The striking off of a company from the Register of Companies can be voluntary or involuntary.
Elsewhere on this site you can read about the voluntary strike off scheme; in this piece we will take a look at involuntary strike off of a company and how to restore it to the register of companies.
When a company is struck off the Register of Companies it is dissolved and no longer exists.
This means that
- Company directors could be held personally liable for debts of the company incurred after strike off;
- Limited liability protection no longer exists;
- The company’s property becomes the State’s property.
Involuntary strike off
Involuntary strike off can happen if the Registrar of Companies strikes off for failure to file returns for example; the Revenue Commissioners can also apply to have a company struck off.
If the company has been struck off for less than 12 months then it can apply to the Registrar to have the company restored.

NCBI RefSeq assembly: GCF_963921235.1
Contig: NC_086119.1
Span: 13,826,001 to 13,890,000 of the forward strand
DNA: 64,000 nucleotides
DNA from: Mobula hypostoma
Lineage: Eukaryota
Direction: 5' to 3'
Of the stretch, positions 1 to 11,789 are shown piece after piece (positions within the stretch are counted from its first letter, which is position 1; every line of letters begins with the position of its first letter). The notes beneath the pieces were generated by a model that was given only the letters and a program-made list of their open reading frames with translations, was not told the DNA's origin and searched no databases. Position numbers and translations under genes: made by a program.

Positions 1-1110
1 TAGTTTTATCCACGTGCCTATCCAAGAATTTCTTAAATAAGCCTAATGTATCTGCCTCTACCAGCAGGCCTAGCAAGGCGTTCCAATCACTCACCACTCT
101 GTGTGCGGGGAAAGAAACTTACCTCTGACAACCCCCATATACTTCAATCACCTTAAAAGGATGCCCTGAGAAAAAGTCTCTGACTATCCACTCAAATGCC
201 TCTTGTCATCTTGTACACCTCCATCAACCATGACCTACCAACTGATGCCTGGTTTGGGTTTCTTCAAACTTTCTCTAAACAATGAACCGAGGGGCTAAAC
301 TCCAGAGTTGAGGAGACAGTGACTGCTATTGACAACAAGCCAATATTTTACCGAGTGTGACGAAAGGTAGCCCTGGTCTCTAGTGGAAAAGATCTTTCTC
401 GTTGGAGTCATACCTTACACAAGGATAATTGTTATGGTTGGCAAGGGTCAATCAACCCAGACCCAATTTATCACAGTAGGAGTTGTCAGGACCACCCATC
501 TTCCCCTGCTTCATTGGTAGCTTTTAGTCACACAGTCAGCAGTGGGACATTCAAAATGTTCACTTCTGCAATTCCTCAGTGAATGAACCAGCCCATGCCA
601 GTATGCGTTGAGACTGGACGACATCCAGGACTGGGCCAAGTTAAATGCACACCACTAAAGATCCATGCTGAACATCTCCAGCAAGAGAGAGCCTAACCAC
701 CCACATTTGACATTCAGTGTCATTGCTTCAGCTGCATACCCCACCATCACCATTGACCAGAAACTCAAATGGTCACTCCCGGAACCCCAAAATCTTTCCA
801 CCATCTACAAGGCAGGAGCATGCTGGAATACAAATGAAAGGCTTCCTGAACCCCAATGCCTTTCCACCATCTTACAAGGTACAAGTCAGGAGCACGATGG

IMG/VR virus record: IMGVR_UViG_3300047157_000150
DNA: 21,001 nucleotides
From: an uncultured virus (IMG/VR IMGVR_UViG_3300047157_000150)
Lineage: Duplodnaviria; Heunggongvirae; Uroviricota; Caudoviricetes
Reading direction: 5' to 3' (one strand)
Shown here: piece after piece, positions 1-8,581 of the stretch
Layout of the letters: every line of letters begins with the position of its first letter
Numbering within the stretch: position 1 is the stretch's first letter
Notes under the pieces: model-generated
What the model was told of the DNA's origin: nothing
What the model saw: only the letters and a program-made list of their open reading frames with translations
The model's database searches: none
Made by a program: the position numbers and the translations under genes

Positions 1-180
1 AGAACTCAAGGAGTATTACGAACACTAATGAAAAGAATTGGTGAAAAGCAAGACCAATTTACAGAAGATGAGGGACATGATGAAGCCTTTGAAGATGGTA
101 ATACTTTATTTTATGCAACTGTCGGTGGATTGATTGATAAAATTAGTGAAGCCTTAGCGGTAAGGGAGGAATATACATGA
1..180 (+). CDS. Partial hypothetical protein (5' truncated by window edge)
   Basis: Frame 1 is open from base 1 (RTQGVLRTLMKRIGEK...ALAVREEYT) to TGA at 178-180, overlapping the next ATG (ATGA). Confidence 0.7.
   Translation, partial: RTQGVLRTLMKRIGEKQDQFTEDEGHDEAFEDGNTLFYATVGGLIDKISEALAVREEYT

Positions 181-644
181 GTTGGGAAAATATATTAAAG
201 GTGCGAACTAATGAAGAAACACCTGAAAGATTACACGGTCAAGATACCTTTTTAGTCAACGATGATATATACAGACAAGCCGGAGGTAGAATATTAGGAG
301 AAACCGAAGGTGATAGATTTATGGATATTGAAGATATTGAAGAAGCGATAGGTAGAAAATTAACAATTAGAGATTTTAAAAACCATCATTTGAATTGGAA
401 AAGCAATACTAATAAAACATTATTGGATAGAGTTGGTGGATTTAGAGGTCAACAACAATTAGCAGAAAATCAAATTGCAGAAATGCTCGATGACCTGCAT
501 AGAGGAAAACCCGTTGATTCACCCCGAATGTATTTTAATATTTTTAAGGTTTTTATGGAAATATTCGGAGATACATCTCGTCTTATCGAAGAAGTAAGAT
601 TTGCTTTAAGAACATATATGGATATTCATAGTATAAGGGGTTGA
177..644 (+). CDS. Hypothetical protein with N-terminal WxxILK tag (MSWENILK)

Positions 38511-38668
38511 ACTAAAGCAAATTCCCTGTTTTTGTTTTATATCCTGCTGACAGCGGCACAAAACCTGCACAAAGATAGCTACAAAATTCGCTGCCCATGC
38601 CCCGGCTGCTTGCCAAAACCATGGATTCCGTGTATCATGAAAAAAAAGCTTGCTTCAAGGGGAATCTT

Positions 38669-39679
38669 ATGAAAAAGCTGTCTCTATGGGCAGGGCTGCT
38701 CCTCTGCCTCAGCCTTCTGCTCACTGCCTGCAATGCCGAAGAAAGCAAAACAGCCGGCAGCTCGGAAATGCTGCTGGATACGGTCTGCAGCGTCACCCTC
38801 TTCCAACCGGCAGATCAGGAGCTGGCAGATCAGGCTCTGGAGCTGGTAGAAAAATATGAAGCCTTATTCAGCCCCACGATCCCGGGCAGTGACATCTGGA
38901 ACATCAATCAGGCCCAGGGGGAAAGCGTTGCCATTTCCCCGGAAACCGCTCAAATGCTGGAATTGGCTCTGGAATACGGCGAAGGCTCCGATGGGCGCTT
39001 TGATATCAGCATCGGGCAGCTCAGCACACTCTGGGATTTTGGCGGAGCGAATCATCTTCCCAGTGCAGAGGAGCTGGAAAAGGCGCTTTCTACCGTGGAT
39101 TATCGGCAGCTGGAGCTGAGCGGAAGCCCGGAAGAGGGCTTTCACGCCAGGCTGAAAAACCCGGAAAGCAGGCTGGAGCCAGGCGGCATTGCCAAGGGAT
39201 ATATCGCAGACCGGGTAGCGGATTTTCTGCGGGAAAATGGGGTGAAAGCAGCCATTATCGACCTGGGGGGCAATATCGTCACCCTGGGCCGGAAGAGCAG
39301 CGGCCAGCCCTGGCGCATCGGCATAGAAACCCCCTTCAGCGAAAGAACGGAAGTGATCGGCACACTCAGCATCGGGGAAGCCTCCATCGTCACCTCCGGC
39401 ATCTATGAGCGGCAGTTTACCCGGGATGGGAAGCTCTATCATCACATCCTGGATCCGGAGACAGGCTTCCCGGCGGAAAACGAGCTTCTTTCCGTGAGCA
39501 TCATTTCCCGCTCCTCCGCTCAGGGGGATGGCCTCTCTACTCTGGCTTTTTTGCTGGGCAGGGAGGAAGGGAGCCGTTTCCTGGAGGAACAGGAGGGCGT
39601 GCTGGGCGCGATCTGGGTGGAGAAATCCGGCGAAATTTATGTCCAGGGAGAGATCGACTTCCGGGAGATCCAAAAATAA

However if the company has been struck off for more than 12 months then an application will have to be made to the High Court to have the company restored to the Register.
This can be a costly exercise.
When making this application by way of Petition you will have to notify
- The Registrar of Companies
- The Chief State Solicitor’s Office
- The Revenue Commissioners
- The Revenue solicitors
- The Minister for Finance.
As in the case of the voluntary strike off scheme a restoration application can only be made where all returns are up to date and all penalties and late filing fees paid.
The first step in the application is to obtain a Letter of No Objection from the Companies Registration Office.
Then the application to the High Court will have to be made and if successful the Order of the High Court permitting restoration of the company must be served on the Registrar of Companies within 3 months.
The application to the High Court will be by way of Petition and will involve a grounding affidavit, notice of motion and petition. If successful a further Letter of No Objection will need to be obtained-this time from the Revenue Commissioners.
Company strike off and restoration can be a costly exercise, particularly where an application to the High Court is necessary and all company returns will need to be brought up to date and penalties paid as a starting point.
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